Chichén, the best-known pre-Columbian Maya city, was placed on Mexico's list of UNESCO-sanctioned World Heritage sites in 1988 and was designated fifth among the New Seven Wonders of the World by the N7W Foundation on July 7, 2007. Although archaeological materials are legally defined as national patrimony owned by the nation (under stewardship of the National Institute of Anthropology and History), the land in which the material artifacts and monuments of Chichén exist are actually owned as private property by an established oligarchic family of Yucatán, the Barbachanos. While the Barbachano family has sought to privatize Chichén and monopolize its tourism market, Maya communities (e.g., Pisté) have contested the legality of Barbachano privatization, asserted rights of cultural ownership of Chichén as Maya heritage, and demanded the expropriation of the archaeological ruins. Further, Neo-Aztecs, U.S.-based New Age spiritualists, and Gnostics claim Chichén to be a religious-spiritual site of initiation into cosmic growth, healing, and transformation. These groups appropriate Chichén to perform hybrid rituals during the spring equinox descent of Kukulcan; they invented additional ceremonies on other dates that are derived from ad hoc New Age interpretations of Maya calendars fundamentally at odds with both archaeological orthodoxy and commonsense knowledge. Maya from nearby communities, such as Pisté, have also re-appropriated Chichén as intangible heritage by having created a new and aesthetically innovative form of art, a wood sculpture called arte pisteño, that is inspired by the statuary, iconography, paintings, and murals of Chichén Itzá and other Classic Maya cities.
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Quetzil E. CastaÑeda
Chichén Itzá (chēchān´ ētsä´), city of the ancient Maya, central Yucatán, Mexico. It was founded around two large cenotes, or natural wells. According to one system of dating, it was founded c.514, probably by the Itzá, and after being abandoned (692) and reoccupied (c.928) was chosen by Kulkulcán (see Quetzalcoatl) as his capital sometime between 968 and 987. After being defeated by Mayapán in 1194, the Itzá abandoned the city for the last time. Spanning two great periods of Maya civilization, Chichén Itzá shows both Classic and Post-Classic architectural styles. The Classic style is massive, with heavy, decorative sculpture and cramped interiors. The later buildings have plainer, more austere lines, with the sculpture based on the Mexican feathered-serpent motif and columns. Toltec influence is strong. The Castillo, or principal temple of Kulkulcán, is representative of the period. Rare among Maya buildings is the round tower called the Caracol [snail shell], built in the Post-Classic period; it was probably an astronomical observatory. Into Chichén Itzá's sacred well, mecca of countless pilgrimages from Central America and the Mexican plateau, were thrown jade and metal offerings. Humans were also sacrificed. Dredgings of the well in modern times have yielded a valuable collection of artifacts.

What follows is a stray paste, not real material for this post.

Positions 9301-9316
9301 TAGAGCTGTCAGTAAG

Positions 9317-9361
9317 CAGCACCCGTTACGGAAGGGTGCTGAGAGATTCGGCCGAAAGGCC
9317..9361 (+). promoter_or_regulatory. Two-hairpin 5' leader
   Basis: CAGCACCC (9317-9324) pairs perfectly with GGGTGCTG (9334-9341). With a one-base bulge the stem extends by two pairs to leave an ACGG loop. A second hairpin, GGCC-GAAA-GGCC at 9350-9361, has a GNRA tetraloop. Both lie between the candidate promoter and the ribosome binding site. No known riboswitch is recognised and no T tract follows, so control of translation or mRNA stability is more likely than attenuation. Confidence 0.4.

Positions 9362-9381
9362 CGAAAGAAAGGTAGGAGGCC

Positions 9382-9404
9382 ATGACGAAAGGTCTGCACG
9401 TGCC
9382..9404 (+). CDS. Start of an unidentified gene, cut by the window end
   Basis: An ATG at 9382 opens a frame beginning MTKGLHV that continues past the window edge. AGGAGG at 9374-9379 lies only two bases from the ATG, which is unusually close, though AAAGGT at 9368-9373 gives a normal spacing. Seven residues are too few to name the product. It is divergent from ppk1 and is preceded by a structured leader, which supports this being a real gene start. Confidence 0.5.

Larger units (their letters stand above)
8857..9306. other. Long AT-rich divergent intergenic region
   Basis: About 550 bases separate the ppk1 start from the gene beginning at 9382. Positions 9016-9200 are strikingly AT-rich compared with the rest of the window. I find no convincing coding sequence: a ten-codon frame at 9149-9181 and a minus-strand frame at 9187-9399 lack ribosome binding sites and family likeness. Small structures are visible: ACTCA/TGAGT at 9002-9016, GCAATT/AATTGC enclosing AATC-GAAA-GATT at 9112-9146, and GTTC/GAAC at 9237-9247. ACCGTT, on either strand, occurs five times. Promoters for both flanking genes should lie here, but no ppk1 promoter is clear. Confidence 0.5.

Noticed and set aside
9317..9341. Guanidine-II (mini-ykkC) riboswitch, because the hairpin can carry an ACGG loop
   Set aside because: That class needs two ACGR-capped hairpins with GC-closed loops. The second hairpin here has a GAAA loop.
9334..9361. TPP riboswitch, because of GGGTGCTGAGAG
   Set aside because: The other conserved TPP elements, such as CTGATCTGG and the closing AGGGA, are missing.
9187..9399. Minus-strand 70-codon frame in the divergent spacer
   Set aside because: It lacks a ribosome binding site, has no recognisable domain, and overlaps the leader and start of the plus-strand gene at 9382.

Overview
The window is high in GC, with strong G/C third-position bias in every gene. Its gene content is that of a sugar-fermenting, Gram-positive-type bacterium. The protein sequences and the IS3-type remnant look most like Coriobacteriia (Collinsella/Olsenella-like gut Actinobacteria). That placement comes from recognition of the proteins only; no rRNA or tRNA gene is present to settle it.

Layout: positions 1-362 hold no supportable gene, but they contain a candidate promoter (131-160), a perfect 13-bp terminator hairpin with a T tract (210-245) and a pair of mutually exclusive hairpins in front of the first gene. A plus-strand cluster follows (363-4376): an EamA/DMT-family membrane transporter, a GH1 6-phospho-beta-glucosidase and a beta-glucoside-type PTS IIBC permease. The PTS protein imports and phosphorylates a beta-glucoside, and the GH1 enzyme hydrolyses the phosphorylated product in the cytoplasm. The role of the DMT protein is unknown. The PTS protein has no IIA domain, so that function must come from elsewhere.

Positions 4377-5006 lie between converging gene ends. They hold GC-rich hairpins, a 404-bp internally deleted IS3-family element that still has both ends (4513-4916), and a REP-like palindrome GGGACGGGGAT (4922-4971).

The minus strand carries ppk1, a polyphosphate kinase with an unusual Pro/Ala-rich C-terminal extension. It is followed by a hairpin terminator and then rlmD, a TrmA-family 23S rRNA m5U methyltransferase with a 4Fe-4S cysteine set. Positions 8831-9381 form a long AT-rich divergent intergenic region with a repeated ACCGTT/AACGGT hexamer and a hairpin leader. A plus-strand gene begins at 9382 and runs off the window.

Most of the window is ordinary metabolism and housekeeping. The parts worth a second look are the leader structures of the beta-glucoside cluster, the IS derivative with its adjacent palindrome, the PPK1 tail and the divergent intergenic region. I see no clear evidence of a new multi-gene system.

See studies by D. Ediger (1971) and M. Cohodas (1978).